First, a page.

Earth had its warmest November on record

2023 is still on track to be the globe’s warmest year recorded

November 15, 2023: An aerial view of beach-goers amid a record-breaking heat wave at Ipanema Beach in Rio de Janeiro, Brazil. November 2023 was South America’s warmest November ever recorded. (Image credit: Wagner Meier/Getty Images)

Juneau, Alaska (KINY) – November 2023 was the warmest in NOAA’s 174-year global climate record. 

Last month also continued the year’s record-warm streak, according to scientists and data from NOAA’s National Centers for Environmental Information.

Below are more highlights from NOAA’s November global climate report:

Climate by the numbers

November 2023

The average global land and ocean surface temperature for November 2023 was 2.59 degrees F (1.44 degrees C) above the 20th-century average of 55.2 degrees F (12.9 degrees C), which makes it the warmest November on record for NOAA.

November also marked the sixth month in a row of record-warm months for 2023. For the eighth consecutive month, the global ocean-surface temperature also set a record high.

November 2023 marked the 47th consecutive November and the 537th consecutive month with temperatures above the 20th-century average. 

Africa, Asia, and South America all had their warmest Novembers on record. North America had its second-warmest November while Oceania had its fifth-warmest November.

Season (September through November 2023)

The season (meteorological spring or autumn, depending on the hemisphere) saw a global surface temperature that was 2.54 degrees F (1.41 degrees C) above the 20th-century average. This ranks as the warmest September–November period on record, and 0.70 of a degree F (0.39 of a degree C) above the previous season record from 2015.

The year to date (YTD, January through November 2023)

The year-to-date (YTD, January through November 2023) global land and ocean surface temperature was 2.07 degrees F (1.15 degrees C) above the 20th-century average, ranking as the warmest such YTD on record. This also makes the YTD considerably warmer — 0.20 of a degree F, or 0.11 of a degree C — than the previous record-warm such YTD in 2016.

According to NCEI’s Global Annual Temperature Rankings Outlook, there is a greater than 99% chance that 2023 will rank as Earth’s warmest year on record.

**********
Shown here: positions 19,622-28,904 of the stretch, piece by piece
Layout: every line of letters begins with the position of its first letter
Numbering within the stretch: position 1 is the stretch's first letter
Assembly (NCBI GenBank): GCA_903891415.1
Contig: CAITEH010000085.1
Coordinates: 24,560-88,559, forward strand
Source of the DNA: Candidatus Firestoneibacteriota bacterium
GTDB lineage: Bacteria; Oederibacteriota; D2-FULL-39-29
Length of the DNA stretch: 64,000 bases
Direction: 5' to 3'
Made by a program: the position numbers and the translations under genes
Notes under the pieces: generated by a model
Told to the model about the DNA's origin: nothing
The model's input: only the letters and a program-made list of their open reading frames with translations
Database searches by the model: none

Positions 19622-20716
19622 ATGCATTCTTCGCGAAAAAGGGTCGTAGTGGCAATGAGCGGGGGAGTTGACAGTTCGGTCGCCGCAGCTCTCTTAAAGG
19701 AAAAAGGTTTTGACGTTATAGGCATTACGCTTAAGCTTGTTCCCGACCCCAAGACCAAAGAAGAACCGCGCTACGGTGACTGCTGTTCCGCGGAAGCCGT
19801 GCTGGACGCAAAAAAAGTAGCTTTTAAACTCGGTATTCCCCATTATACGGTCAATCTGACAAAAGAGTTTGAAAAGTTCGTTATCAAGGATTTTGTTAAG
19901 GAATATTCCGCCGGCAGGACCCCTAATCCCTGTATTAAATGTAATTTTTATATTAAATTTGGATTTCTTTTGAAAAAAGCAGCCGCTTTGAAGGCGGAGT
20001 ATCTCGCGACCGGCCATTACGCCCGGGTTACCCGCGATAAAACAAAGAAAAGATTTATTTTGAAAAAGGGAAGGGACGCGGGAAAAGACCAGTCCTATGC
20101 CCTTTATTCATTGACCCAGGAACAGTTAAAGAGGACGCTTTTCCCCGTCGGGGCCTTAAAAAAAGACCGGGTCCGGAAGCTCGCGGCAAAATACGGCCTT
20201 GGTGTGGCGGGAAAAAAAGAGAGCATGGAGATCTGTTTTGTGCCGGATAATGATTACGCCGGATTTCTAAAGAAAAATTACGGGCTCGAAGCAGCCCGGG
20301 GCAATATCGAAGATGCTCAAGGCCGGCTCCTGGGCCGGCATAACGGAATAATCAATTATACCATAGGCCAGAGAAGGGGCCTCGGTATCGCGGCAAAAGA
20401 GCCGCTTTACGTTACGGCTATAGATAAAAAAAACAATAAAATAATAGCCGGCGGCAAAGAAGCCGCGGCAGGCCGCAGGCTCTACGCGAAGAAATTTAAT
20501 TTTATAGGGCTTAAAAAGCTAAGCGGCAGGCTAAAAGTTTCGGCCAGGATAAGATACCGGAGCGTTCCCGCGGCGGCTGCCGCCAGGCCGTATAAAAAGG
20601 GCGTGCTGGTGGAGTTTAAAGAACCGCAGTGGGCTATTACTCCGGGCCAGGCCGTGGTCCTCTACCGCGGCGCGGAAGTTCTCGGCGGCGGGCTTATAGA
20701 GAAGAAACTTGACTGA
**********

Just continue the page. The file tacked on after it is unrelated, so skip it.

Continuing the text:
A map of the world plotted with some of the most significant climate events that occurred during November 2023. Please see the story below as well as more details in the report summary from NOAA NCEI at http://bit.ly/Global202311.
A map of the world plotted with some of the most significant climate events that occurred during November 2023. Please see the story below as well as more details in the report summary from NOAA NCEI at http://bit.ly/Global202311 offsite link. (Image credit: NOAA/NCEI)

Other notable climate events from November:

  • Global sea ice extent ranked second lowest on record for November: Arctic sea ice extent (coverage) for November 2023 tied 2006 as the eighth smallest in the satellite record, at 3.73 million square miles. This was 190,000 square miles below the 1991–2020 average. Meanwhile, the Antarctic saw its second-smallest November sea ice coverage on record at 5.51 million square miles, or 620,000 square miles below the 1991–2020 average.
  • The tropics were relatively quiet: Four named storms occurred across the globe in November, which tied for the second-fewest in November since 1981. One of those reached tropical cyclone strength (sustained winds of 74 mph or higher), and none reached major tropical cyclone strength (sustained winds of 111 mph or higher). No storms were active in the Atlantic, which happens about once every three Novembers. The 2023 Atlantic hurricane season, which officially ended on November 30, had an above-average number of named storms (20) but near-average numbers of hurricanes (seven) and major hurricanes (three).